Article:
About 2,000 years ago, the lands of today's Bulgaria became a part of one of the mightiest states in history: the Roman Empire. It was a change that reshaped the Balkan landscape, people, and culture. Roads were built. Cities were founded. Temples were erected in veneration of gods both old and new, and the streets buzzed with people from the Middle East, Central Europe, the Apennine Peninsula. In times of peace for Roman Bulgaria, soldiers guarded the long Danubian border, merchants did business with all corners of the empire, and gladiators fought for the entertainment of the populace. In times of war, "Barbarians" attacked, cities were sacked, and emperors were killed in battle.
The centuries that passed since the fall of the empire have eaten up most of the Roman heritage in Bulgaria. Roads and cities, statues and temples were lost forever, destroyed in wars and by people who used them for cheap construction material, overbuilt with newer buildings, ravished by treasure-hunters.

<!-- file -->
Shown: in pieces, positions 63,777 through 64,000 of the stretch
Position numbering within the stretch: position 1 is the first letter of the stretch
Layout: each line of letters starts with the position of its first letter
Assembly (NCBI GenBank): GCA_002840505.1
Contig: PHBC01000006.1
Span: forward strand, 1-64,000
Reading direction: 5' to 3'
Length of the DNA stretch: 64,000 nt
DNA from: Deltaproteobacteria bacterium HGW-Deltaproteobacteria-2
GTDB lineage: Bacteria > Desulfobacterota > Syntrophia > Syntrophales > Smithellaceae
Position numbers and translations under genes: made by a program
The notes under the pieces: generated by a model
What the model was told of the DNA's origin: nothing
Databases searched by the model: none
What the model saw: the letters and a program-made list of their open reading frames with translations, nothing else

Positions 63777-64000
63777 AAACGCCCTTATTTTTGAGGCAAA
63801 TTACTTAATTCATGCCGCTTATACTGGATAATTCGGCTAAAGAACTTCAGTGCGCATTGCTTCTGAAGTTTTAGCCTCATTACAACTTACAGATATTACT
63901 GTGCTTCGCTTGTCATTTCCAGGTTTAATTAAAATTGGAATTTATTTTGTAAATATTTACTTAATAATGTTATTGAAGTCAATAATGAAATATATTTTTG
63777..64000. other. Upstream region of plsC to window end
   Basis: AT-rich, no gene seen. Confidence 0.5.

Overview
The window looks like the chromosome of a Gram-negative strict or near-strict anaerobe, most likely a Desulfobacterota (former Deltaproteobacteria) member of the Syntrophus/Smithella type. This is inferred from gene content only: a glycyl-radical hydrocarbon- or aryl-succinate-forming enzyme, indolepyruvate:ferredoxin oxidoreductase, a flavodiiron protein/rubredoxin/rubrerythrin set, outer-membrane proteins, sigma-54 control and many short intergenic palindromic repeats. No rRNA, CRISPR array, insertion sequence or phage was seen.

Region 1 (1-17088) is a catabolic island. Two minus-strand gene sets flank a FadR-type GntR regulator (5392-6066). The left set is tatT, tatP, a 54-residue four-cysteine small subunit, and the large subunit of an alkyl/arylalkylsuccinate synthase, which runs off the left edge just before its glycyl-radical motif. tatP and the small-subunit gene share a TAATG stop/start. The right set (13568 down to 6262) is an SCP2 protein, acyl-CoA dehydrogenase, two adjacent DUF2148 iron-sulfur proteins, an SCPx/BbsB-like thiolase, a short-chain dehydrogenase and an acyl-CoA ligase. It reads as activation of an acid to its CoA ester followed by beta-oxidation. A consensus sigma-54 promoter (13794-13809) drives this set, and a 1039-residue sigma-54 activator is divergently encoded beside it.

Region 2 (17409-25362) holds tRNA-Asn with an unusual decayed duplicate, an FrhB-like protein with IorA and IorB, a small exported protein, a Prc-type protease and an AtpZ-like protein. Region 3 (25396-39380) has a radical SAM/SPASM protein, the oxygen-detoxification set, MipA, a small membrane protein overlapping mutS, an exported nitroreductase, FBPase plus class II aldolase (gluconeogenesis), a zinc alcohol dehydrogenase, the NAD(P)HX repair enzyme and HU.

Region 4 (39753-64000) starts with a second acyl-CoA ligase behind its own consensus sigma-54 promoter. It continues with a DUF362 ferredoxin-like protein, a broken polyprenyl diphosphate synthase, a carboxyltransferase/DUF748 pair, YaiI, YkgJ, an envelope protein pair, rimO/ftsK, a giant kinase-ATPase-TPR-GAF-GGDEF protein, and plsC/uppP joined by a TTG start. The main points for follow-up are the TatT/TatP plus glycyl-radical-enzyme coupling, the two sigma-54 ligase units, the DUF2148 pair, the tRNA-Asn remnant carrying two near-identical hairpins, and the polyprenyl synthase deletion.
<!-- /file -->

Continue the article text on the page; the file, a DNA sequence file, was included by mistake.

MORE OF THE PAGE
Still, a lot of Bulgaria's Roman past has survived and is now ready for exploration. Theatres and public baths, stadiums and mansions, statues and fine mosaics, basilicas and painted tombs, modern museums and overgrown ruins: they all await the curious traveller who is eager to go outside the beaten track of Roman heritage tourism and to discover a lesser known, but fascinating corner of the long-gone empire.